Tactical Analysis: Ralph Hasenhüttl’s Southampton
“If you want guarantees you should buy a washing machine. There are no guarantees in football anymore,” Ralph Hasenhüttl famously stated in his first press conference as Southampton manager on December 6, 2018. In contrast to Hasenhüttl’s parabolic statement, it seems like the biggest guarantee of the Premier League so far this term is the enjoyment and thrill that comes from watching Southampton play.
Born in Graz on August 9, 1967, Hasenhüttl had a relatively subdued playing career, an insinuation the Austrian is happy to confide in when asked about his experience in professional football. A stocky target man in his day, he played for Grazer AK, Austria Wien and Austria Salzburg in his homeland, before moving on to play for Mechelen and Lierse in Belgium.
He finished his career playing in Germany for FC Köln and Gruether Fürth before playing his last games in Bavaria for Bayern Munich II in the Regionalliga Süd, where he would brush shoulders with Philipp Lahm, Bastian Schweinsteiger and Paolo Guerrero in their teenage years. Following his retirement, he headed to the outskirts of Munich where he served as a youth coach at SpVgg Unterhaching.
After two fruitful experiences in the third division with SpVgg Unterhaching and VfR Aalen, the 46-year-old Hasenhüttl took the reins of FC Ingolstadt 04, replacing the departing Marco Kurz in October 2013. In his first season, Hasenhüttl took them from last place in 2. Bundesliga to a respectable 10th-place finish. The following season, Die Schanzer won promotion to the top flight for the first time in club history, finishing atop the league table with 64 points from 34 matches.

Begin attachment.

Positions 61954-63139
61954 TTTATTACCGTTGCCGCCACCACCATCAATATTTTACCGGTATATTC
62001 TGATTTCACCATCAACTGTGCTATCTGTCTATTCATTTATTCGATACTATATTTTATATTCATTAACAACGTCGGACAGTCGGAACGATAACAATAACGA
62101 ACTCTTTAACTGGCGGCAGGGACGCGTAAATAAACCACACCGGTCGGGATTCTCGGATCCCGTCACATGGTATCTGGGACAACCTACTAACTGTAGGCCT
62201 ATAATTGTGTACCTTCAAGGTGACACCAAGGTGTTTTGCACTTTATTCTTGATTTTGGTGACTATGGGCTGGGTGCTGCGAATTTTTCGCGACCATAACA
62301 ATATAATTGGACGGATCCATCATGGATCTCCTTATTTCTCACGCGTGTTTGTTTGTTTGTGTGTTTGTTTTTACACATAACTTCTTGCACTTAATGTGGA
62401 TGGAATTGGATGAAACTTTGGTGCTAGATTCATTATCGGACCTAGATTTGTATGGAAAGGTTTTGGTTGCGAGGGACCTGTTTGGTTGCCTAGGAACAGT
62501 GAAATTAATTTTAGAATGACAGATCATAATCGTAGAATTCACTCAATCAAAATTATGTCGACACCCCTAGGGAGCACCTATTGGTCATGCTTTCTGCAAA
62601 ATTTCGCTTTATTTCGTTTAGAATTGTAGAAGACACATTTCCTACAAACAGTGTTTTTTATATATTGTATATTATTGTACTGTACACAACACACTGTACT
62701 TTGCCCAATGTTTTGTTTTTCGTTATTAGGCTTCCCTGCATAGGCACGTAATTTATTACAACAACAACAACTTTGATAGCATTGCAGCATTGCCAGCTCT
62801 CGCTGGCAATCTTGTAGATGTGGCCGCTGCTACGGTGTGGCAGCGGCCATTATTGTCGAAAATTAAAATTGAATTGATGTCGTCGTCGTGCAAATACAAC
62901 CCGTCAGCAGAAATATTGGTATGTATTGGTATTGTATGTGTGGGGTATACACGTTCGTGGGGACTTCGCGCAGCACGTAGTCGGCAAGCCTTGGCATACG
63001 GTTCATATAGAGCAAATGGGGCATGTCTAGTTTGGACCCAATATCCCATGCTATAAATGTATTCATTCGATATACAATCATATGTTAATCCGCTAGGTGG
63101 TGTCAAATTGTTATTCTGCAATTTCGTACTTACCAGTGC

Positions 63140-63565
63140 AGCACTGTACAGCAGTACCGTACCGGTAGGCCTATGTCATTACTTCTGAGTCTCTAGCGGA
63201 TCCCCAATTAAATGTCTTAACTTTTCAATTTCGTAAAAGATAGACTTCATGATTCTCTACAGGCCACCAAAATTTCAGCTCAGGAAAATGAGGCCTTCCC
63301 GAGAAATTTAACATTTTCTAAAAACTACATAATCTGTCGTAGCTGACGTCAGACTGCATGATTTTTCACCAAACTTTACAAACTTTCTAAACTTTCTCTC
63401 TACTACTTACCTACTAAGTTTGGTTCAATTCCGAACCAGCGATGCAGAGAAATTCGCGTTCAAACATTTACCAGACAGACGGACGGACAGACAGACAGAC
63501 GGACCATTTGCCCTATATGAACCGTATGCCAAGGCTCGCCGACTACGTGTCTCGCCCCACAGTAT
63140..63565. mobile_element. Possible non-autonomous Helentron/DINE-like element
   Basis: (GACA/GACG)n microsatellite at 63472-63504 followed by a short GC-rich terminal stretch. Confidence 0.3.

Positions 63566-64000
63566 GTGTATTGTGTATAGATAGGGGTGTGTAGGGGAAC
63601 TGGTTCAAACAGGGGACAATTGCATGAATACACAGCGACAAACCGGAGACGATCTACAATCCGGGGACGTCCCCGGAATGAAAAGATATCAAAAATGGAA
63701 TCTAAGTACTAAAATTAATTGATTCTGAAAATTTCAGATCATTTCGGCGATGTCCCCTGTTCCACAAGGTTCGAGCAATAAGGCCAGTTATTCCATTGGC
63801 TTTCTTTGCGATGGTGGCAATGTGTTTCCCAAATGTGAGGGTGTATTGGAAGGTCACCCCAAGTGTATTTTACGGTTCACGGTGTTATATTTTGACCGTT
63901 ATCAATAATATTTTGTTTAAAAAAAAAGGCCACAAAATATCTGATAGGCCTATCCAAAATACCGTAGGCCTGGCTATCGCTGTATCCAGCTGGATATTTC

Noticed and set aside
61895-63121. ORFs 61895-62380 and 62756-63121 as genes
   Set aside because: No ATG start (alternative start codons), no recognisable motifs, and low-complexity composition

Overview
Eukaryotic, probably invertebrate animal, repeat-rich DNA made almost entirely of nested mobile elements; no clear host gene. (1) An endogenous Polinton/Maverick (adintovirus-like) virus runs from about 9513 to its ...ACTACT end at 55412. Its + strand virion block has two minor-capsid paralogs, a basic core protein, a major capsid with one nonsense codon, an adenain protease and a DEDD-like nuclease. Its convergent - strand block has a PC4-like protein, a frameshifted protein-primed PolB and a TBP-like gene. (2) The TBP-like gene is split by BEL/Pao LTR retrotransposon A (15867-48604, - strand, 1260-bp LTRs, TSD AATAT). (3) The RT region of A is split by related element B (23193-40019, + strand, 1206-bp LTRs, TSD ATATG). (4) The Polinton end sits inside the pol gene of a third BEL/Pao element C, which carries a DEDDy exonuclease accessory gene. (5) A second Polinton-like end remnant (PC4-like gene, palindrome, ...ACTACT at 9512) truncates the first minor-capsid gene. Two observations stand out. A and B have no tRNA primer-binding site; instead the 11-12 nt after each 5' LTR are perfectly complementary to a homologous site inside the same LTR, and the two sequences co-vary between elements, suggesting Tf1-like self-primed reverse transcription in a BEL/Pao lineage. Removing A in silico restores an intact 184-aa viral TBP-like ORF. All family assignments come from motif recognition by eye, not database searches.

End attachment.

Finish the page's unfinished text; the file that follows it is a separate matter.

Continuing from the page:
Photo: EPA/ Marius Becker
After managing an impressive 11th-place finish in Ingolstadt’s inaugural season in the Bundesliga, Hasenhüttl decided it was time for a new challenge. He left Bavaria and headed to Saxony, where he would take charge of newly promoted RB Leipzig. Bolstered by a treasure trove of young talents such as Naby Keïta and Timo Werner, Leipzig finished second in the Bundesliga, although they failed to regain the same magic in 2017/18 and finished sixth.
Shortly after the season’s completion, it was revealed that wunderkind manager Julian Nagelsmann would leave his post as Hoffenheim manager and take over as Leipzig manager at the end of the 2018/19 campaign. Unwilling to be a lame duck, Hasenhüttl asked for his contract to be terminated, but he didn’t have to wait long for his next opportunity to arrive at his doorstep.
With Southampton embroiled in a relegation battle, Hasenhüttl replaced the widely unpopular Mark Hughes and managed impressive victories over Arsenal, Tottenham and Wolves as Saints narrowly avoided the drop. They comfortably avoided relegation the following year, finishing 11th in the table, and today, they find themselves 4th in the league after taking points from the likes of Chelsea, Everton and Aston Villa.